The One Campaign is a celebrity-centered effort to get the United States to allocate an additional 1 percent of the federal budget to fighting global poverty and AIDS, approximately $25 billion.
It has captured the imagination and backing of younger Americans, many of whom find moral affinity with Bono, who helped launch the One Campaign to rally American to a noble cause.
Joining Bono and U2 are a Hollywood-studded cast of hundreds—Brad Pitt, Tom Hanks, George Clooney, Penelope Cruz, Cameron Diaz, Danny Glover, Jars of Clay, Dave Matthews.
The campaign wants to halve global poverty by 2015, one the United Nation's Millennium Development Goals. Its strategy includes international debt cancellation, fairer trade and better governments.
The white wrist band is the One Campaign's symbol that represents the global call to action against poverty.
Not surprisingly, the One Campaign has its advocates within the Baptist blogosphere, which is populated by younger and non-establishment Baptists.
Big Daddy Weave has an ad for the One Campaign on his blog. The word "One" in white letters sits inside red circle housed in a square. The square includes the organization's Web site, www.one.org, and the subtitle "The Campaign To Make Poverty History."
John Henson, associate pastor for emerging ministries at the First Baptist Church of Shreveport, La., has a different image with the same emphasis and link. Wondering Thoughts has a blue square ad showing a mother holding a child with the words, "One Person, One Voice, One Hope."
Cheaper than Therapy has an identical ad for the One Campaign. Rick Bennett, the blog's writer, coordinates volunteers for Metropolitan Ministries in Tampa, Fla., and self-identifies with the Emergent Village.
Another One Campaign look appears on Michael Westmoreland-White's blog, Levellers. The blog says that the Levellers were "a religiously-inspired movement for radical democracy, social justice (especially for the poor), religious liberty and human rights. The most eloquent of their leaders was the General Baptist, Richard Overton, a Mennonite-influenced pacifist who first coined the term 'human rights' in 1640."
Marty On the Home Front has the same rotating ribbon, MakePovertyHistory.org, as Levellers. Marty is a former Baptist now transplanted in a United Methodist Church in Houston-area. She writes about the war in Iraq.
Jim West, pastor of Tennessee's Petros Baptist Church, has a completely different One Campaign ad on his blog. The ad in bold red, white and blue says, "One by One We Can Start To Make Poverty History."
Contrary to what one might expect, centrist to progressive Baptists are not the only One Campaign supporters in the Baptist blogosphere. At least one SBC-wired blogspot support the effort.
Arkansas Razorbaptist, a pro-Southern Baptist Convention blog, promotes the One Campaign with two ribbons on its spot.
"We happen to believe that Bono understands God's grace and redemption in Christ better that some who have been in SBC's leadership," the blog's administrators told EthicsDaily.com.
Arkansas Razorbaptist has written earlier that they are big fans of Bono.
"The eradication of poverty is one of the major tests of time," the blog says. "The Scripture says that the poor will always exist, but Christ also implores us to care for the poor. We like the fact that the One Campaign is voluntary and its solution is not just to throw more money at the problem."
"There are compelling reasons, theological and sociological, to want to end poverty and stop the spread of AIDS in the Third world," they said, underscoring the refreshing nature of different theological and political poles working together to solve problems.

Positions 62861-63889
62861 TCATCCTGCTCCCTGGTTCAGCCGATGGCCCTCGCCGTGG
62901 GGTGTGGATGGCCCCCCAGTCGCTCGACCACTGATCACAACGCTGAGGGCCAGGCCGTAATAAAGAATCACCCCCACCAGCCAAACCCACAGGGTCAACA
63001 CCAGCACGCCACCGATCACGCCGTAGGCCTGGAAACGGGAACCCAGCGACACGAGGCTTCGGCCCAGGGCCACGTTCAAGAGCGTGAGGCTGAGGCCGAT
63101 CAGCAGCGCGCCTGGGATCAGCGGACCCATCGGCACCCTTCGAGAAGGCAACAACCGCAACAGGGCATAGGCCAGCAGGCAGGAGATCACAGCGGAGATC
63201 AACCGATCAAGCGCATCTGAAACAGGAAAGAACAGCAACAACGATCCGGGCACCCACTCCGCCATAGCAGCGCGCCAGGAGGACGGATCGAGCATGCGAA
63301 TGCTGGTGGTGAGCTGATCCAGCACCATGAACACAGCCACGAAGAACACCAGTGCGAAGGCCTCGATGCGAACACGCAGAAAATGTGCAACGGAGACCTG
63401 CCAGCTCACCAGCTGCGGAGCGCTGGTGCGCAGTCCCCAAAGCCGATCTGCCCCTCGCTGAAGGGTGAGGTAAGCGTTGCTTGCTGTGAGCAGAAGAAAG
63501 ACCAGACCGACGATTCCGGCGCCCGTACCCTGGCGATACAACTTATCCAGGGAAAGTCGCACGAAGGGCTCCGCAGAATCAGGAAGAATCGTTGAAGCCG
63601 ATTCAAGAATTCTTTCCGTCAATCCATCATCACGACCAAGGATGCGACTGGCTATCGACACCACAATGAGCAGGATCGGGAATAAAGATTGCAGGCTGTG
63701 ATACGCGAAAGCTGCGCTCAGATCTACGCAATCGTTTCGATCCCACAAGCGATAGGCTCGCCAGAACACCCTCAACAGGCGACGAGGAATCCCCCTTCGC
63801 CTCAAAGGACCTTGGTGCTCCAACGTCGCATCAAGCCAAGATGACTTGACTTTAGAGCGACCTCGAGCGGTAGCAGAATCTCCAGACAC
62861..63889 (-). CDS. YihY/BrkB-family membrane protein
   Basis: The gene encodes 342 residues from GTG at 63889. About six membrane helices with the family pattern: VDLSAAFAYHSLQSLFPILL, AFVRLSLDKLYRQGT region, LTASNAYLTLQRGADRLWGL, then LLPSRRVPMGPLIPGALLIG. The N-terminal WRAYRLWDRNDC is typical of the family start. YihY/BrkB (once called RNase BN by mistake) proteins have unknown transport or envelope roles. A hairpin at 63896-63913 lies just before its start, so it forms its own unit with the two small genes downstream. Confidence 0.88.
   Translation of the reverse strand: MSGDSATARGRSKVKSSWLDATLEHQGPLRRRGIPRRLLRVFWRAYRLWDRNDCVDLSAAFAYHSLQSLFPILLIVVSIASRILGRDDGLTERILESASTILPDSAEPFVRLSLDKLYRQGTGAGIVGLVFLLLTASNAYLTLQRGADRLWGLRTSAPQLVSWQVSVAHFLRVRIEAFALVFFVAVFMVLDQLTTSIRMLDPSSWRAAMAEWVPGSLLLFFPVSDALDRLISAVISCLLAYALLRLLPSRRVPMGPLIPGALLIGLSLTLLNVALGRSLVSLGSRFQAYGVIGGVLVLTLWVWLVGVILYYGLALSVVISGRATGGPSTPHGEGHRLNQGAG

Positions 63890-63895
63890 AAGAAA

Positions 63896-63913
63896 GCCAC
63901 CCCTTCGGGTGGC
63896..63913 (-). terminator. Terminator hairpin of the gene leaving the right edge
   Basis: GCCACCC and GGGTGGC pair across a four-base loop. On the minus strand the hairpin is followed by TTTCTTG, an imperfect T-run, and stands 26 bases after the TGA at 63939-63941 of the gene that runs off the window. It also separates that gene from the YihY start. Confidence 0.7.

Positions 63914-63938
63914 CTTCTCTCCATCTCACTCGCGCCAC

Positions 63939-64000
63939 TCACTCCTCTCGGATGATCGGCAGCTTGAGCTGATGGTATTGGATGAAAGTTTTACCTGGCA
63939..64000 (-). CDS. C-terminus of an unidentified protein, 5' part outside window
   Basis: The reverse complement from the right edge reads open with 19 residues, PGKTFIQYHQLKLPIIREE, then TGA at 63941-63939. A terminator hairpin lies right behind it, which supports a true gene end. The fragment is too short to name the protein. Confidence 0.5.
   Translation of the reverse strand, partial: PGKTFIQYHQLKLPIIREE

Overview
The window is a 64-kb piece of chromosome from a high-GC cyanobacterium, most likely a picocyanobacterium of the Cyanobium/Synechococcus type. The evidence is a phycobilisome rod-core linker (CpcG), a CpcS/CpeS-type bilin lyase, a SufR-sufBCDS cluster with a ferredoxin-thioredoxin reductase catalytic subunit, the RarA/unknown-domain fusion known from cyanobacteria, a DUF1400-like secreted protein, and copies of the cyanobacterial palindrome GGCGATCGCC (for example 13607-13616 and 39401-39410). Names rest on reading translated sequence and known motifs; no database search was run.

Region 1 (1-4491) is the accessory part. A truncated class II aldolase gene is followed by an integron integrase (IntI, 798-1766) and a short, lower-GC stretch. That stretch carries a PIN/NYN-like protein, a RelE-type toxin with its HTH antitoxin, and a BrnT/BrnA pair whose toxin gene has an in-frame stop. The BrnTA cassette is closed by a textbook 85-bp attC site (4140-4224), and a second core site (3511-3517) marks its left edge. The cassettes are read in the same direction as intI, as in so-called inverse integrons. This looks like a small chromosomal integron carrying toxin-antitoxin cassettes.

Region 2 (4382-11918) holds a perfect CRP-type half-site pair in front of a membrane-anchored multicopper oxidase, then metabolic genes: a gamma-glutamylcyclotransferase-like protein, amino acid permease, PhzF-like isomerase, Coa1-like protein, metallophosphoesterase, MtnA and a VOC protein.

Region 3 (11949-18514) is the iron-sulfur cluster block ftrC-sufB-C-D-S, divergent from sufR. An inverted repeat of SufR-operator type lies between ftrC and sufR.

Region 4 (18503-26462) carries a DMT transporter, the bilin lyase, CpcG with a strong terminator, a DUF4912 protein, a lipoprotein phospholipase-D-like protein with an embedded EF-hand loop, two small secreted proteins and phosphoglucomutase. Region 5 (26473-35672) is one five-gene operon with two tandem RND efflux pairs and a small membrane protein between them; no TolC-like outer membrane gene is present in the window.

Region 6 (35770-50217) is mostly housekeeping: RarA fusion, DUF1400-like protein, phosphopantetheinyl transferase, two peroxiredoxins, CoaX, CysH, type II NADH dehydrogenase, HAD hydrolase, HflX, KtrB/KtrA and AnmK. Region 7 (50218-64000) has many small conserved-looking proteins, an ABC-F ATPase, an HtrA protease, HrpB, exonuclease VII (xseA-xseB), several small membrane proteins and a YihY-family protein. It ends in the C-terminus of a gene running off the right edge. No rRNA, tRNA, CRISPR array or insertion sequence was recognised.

Herein may be a flicker of hope for younger Baptists joining hands across the blogosphere to make poverty history.
Perhaps the young men and women of the SBC will have a vision that their spiritual mentors never had, rekindling care for the poor. Perhaps younger centrist to progressive Baptist bloggers will go in ways their spiritual parents were fearful to tread—into acts of justice through public policy advocacy for the hungry.
As one on the backside of 50, who carried the hunger-education portfolio for the old Christian Life Commission in the mid-to-late 1980s, I can definitively attest that moderate Southern Baptists put energy to the denomination's World Hunger Day in October and fundamentalists did not. In fact, the SBC fundamentalist leaders have profoundly downgraded hunger education and observation.
I can also give witness to the reluctance with the moderate Baptist camp to move beyond charity to justice. As good as moderates were at observing World Hunger Day, they were at best timid about advancing the moral mandate in the public square.
If the multitude of conservative SBC bloggers began devoting as much time to ending global poverty as they do private prayer language and their right to drink beer, then their moral influence could push forward the goal of halving poverty.
At the same time, we need younger centrist to progressive Baptists to start blogging—blogging with a moral passion about making poverty history.
One way for both youthful theological parties to halve poverty is through the support of the Micah Challenge, global organization with lots of Baptist leadership determined to get nations to keep its pledge to support the Millennium Development Goals.
The Micah Challenge, named after Micah 6:8, is as biblically based as the One Campaign is celebrity-based.
Rank-and-file Baptists are far more likely to memorize Micah 6:8 and to seek ways to do justice than they are to wear a white wrist band.
What's so politically critical now is that we are in a moral fullness of time—time to push our government hard to make poverty history.
Robert Parham is executive director of the Baptist Center for Ethics.
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